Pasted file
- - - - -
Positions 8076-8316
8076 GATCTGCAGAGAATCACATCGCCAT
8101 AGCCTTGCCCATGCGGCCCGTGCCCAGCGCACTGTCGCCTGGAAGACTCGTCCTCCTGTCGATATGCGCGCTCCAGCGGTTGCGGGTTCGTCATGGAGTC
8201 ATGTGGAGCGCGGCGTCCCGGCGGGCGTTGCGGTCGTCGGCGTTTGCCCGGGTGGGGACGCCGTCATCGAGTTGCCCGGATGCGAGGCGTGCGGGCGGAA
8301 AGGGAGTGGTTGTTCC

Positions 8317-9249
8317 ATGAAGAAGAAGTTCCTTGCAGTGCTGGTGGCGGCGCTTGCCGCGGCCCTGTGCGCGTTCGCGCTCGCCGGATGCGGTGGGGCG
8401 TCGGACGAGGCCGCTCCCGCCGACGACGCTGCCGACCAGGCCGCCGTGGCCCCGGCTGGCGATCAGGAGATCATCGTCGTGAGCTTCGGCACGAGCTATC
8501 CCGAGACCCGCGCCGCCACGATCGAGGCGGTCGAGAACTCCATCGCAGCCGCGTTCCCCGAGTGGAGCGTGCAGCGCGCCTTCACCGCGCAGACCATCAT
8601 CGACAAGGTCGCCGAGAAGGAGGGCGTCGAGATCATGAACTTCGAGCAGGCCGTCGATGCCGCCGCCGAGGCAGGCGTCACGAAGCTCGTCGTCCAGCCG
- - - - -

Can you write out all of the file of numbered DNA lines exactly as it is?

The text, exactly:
Positions 8076-8316
8076 GATCTGCAGAGAATCACATCGCCAT
8101 AGCCTTGCCCATGCGGCCCGTGCCCAGCGCACTGTCGCCTGGAAGACTCGTCCTCCTGTCGATATGCGCGCTCCAGCGGTTGCGGGTTCGTCATGGAGTC
8201 ATGTGGAGCGCGGCGTCCCGGCGGGCGTTGCGGTCGTCGGCGTTTGCCCGGGTGGGGACGCCGTCATCGAGTTGCCCGGATGCGAGGCGTGCGGGCGGAA
8301 AGGGAGTGGTTGTTCC

Positions 8317-9249
8317 ATGAAGAAGAAGTTCCTTGCAGTGCTGGTGGCGGCGCTTGCCGCGGCCCTGTGCGCGTTCGCGCTCGCCGGATGCGGTGGGGCG
8401 TCGGACGAGGCCGCTCCCGCCGACGACGCTGCCGACCAGGCCGCCGTGGCCCCGGCTGGCGATCAGGAGATCATCGTCGTGAGCTTCGGCACGAGCTATC
8501 CCGAGACCCGCGCCGCCACGATCGAGGCGGTCGAGAACTCCATCGCAGCCGCGTTCCCCGAGTGGAGCGTGCAGCGCGCCTTCACCGCGCAGACCATCAT
8601 CGACAAGGTCGCCGAGAAGGAGGGCGTCGAGATCATGAACTTCGAGCAGGCCGTCGATGCCGCCGCCGAGGCAGGCGTCACGAAGCTCGTCGTCCAGCCG